Writing for Startups

Published On May 7, 2021

Writing is hard. Writing for startups is even harder, but it doesn’t have to be.

A writer’s process is research-based. It is curious and not rushed. Along the way, they run into questions that lead them to dig deeper into their subject matter to find the most valuable nuggets of information. Then, they shape their story around those nuggets. 

Writing about your brand is not that different.

I have some useful tips that will help you write about your brand better. But you are not a writer. You are the talent, the maker, the creative, the do-er. You can learn this skill. Be patient with yourself. A best seller cannot be rushed.

Where to Begin

Start by looking at your product, brand, and core values to gather the evidence you need in order to write compelling content for your startup.

Here’s how you do it:

  • Don’t get granular, instead focus on clear and concise facts for now.
  • Stay objective and avoid the spiral of comparison.
  • Document everything.

Define the problem your startup solves

This is a crucial step that many startups skip. If you’re attempting to write about your startup, don’t breeze through this step too quickly. Nailing your differentiators and positioning your brand correctly, skyrocket your chances of success.

You’re aiming for a clear and concise definition of the problem your product solves and the specific, unique value you’ve created around the solution.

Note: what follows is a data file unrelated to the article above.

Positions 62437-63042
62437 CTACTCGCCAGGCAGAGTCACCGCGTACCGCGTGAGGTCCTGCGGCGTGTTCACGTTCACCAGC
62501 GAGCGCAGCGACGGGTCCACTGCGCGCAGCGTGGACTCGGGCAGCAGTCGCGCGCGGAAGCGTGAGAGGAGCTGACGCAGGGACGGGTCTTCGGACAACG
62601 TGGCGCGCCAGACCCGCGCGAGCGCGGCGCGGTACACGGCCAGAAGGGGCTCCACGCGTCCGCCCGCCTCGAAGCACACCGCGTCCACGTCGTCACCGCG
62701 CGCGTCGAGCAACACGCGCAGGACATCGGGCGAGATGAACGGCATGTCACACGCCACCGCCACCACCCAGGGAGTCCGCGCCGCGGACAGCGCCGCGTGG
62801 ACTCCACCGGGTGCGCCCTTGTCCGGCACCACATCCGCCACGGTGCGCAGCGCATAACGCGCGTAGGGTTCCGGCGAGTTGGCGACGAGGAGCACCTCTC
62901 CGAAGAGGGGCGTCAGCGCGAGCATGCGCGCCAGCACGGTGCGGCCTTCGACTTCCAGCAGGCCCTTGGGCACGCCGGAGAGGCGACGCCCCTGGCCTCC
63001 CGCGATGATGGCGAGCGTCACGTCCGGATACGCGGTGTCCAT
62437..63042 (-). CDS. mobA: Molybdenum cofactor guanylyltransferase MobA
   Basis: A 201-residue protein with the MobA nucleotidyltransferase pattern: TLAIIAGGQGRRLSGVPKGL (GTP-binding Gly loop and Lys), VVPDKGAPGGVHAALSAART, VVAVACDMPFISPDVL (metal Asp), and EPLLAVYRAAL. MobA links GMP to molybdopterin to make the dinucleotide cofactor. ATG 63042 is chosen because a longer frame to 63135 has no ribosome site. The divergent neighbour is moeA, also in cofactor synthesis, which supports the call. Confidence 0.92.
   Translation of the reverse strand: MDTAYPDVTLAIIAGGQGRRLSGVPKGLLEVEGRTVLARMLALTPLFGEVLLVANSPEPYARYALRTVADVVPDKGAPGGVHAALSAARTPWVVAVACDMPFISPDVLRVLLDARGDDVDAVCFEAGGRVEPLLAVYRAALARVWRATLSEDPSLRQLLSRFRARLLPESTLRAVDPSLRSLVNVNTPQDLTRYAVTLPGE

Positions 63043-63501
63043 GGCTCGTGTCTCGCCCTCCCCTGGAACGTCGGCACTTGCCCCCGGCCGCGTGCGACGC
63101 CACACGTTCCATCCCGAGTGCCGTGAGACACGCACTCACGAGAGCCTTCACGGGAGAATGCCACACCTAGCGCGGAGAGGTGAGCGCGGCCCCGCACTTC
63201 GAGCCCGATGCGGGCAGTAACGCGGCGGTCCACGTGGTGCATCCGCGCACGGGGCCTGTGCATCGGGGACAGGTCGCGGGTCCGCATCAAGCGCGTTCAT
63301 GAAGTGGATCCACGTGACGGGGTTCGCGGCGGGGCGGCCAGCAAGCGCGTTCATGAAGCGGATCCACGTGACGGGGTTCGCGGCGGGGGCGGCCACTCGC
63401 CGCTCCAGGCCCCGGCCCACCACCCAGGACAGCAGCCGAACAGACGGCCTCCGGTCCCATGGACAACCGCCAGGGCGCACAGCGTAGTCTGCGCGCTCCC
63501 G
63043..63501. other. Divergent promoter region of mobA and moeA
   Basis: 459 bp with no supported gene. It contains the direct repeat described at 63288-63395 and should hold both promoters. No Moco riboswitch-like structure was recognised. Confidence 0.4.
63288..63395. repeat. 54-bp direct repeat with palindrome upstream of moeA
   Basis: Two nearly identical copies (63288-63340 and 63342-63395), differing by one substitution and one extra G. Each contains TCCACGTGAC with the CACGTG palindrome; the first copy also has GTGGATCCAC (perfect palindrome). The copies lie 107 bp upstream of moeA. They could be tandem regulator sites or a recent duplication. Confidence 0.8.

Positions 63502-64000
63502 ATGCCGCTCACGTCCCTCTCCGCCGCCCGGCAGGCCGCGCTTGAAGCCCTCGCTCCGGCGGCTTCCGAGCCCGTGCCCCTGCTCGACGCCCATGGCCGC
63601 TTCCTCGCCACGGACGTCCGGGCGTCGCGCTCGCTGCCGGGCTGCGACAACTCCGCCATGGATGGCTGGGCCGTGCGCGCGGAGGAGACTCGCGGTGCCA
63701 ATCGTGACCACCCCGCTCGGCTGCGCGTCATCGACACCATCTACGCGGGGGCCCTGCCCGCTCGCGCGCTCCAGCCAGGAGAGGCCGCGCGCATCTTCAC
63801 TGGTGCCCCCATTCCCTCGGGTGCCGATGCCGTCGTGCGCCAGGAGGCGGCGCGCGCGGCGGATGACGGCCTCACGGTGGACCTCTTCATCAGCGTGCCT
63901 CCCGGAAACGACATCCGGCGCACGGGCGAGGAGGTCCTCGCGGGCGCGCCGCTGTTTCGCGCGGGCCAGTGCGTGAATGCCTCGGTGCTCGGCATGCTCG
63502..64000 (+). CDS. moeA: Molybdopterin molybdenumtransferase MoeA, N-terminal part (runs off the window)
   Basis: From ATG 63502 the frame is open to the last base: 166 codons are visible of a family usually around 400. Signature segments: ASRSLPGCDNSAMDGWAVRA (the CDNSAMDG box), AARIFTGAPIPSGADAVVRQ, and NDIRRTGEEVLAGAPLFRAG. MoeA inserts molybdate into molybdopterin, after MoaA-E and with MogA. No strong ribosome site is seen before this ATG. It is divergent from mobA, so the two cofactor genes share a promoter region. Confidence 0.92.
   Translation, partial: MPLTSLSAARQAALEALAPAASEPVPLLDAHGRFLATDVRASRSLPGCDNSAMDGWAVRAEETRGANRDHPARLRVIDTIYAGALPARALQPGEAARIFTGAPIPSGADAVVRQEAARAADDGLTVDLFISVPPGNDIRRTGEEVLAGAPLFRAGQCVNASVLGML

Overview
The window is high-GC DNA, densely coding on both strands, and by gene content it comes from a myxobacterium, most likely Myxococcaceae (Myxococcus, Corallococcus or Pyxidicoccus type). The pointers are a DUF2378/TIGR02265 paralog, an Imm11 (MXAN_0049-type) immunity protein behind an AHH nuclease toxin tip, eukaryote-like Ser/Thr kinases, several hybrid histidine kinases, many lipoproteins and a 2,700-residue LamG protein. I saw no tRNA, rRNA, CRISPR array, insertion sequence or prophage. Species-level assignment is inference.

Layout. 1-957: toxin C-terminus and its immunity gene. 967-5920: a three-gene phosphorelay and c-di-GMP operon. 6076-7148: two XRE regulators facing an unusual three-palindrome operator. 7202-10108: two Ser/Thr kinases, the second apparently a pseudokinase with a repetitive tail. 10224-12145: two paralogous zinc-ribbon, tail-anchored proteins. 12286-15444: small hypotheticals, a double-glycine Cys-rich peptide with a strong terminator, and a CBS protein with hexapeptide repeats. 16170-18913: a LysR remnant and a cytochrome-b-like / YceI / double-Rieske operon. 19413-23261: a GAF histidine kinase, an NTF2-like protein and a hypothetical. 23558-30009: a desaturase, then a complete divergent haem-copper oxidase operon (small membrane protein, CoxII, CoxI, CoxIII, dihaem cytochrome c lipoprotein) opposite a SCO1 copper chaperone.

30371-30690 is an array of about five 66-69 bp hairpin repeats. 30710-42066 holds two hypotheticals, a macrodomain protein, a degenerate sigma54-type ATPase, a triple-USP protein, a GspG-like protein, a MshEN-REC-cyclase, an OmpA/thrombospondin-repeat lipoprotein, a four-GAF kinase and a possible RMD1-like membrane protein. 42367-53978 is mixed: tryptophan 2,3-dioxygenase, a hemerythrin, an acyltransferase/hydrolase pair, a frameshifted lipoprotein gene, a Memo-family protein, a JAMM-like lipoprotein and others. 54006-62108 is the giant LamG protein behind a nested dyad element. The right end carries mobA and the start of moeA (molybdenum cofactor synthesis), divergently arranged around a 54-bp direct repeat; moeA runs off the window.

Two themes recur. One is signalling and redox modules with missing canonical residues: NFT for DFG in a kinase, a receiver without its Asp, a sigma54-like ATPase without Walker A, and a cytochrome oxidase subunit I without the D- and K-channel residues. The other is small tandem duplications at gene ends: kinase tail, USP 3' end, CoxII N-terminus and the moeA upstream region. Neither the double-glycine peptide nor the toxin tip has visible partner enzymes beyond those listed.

Ask yourself:

  • What inspired your product?
  • What did you notice was missing in the world that your product can uniquely provide? 
  • Are there other products that are similar to yours? List them. 
  • In what ways are they similar? 
  • In what ways are they different? 
  • How does your product solve problems that theirs doesn’t?

F&Bs, Core Values, and the rest

You should be feeling pretty confident in your knowledge about your brand after asking those questions. Even if you employ AI to do your writing, your prompts will be exponentially stronger with this information.

Next, you have to get into every other area of your business to figure out how to use your brand to get into the minds of each one of your customer segments.

Take a look at your product’s features & benefits and core values to come up with language for product descriptions, tag lines, social media content, and the rest of the content your brand puts out.

There’s no doubt that this is a lot of work. But startups like you are scrappy, and hard work doesn’t scare you. 

Susie Ippolito